At the same time, you are still going to have to deal with the same post firing return stroke damping as choppero is now working on so the front guide mounting and post would need to be reinforced to handle this loading.

    As far as the back assembly, for safety the complete rear mounting assembly, spring, etc could be enclosed in an open front box cover.
    Last edited by JAlberts; 02-25-2015 at 11:16 AM.

  5. #25
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    After thinking about my above response, I think I need to clarify/********** a couple of items.

    First, my response about only needing a front mount guide is predicated on the assumption that the top end of the cantilever spring will attached to the gun butt receiver with hinge pin assembly.

    Second, although the simple arrangement does not require a "sled" assembly, it might be a good idea to connect the gun butt receiver to the front guide assembly, possibly with a couple of side plates that would allow adding some additional weight(s) to the moving assembly. My reason for mentioning this is that in choppero's design, his sled assembly adds weight that acts as an inertial damper to slow the acceleration and velocity of the gun assembly under recoil (and rebound) much in the way that a heavier gun can reduce the shock and recoil speed on a high caliber weapon.

  6. #26
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    Quote Originally Posted by JAlberts View Post
    I'm not Joe ....
    Ah, yes. Sorry about that.
    I was thinking of Mr. Boggs.


    Anyway, another idea, not very well thought out.

    Instead of using a spring of any kind, with its attendant problems,
    what do you think of the concept of using weights on an incline ramp
    to measure real world recoil?


    I haven't drawn up such a contraption,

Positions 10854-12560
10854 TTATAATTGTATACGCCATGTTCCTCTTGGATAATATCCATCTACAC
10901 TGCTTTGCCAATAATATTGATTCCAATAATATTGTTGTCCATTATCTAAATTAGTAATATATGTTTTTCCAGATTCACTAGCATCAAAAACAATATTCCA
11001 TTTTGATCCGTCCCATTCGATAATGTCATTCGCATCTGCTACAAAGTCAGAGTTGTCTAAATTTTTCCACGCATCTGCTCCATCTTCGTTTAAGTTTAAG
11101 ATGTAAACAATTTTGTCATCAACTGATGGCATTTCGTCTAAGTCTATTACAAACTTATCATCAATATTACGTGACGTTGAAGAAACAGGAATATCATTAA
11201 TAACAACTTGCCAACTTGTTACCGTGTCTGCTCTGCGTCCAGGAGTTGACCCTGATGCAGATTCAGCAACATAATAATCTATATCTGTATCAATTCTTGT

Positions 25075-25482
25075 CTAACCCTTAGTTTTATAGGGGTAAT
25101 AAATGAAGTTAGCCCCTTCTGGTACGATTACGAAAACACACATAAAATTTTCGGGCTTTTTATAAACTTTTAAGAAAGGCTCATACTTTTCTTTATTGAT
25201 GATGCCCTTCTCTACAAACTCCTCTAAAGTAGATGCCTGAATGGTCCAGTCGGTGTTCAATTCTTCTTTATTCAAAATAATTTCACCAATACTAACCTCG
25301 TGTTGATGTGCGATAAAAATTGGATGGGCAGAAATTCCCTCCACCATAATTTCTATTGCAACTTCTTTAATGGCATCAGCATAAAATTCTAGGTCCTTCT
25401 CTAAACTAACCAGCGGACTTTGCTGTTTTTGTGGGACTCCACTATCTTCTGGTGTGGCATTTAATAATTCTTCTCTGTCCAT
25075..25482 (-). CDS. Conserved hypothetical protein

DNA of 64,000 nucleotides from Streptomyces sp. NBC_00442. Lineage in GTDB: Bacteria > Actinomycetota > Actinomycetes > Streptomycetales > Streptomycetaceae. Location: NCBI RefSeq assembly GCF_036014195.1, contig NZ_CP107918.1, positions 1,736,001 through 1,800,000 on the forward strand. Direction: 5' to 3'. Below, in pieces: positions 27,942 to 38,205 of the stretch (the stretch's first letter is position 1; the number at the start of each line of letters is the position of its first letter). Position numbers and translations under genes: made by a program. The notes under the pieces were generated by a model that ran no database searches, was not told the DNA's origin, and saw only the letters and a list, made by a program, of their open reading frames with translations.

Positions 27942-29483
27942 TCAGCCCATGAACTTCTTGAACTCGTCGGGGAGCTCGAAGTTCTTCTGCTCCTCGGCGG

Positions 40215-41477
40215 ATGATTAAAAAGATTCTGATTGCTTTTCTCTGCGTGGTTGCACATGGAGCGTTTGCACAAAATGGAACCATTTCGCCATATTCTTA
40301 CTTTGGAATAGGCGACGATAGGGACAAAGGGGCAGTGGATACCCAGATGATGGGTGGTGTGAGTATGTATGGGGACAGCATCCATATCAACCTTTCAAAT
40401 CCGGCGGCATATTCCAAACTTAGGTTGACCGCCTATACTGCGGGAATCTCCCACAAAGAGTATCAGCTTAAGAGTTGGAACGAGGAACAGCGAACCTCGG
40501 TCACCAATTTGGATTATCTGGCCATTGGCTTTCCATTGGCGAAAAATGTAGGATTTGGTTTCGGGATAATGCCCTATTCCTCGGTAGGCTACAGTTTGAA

but it seems more reliable than springs,
    with the benefit of being able to calculate actual psi of recoil.


    Thoughts?

  7. #27
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    The concept is not unlike the High Striker at a county fair.
    The more force applied to the striker plate, the higher the hammer goes.
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  8. #28
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    Dale,
    First, as far as the benefits of other methods of measuring force vs a well designed and installed spring, the spring wins by miles. It is for this reason that every one of the 100,000's of safety and pressure relief valves used as the "last line of defense" in pressure systems in power generating, chemical and petrochemical plants all over the world ultimately depend on a spring as their primary operating element. While many parts in these valves that have rubbing contact or sealing functions are periodically replaced, the one part that is essentially never included in a valve service kit is the spring. Functionally, springs have the benefit of operating totally without friction and particularing in very dynamic operating condtions with very little weight and reciprocating inertia.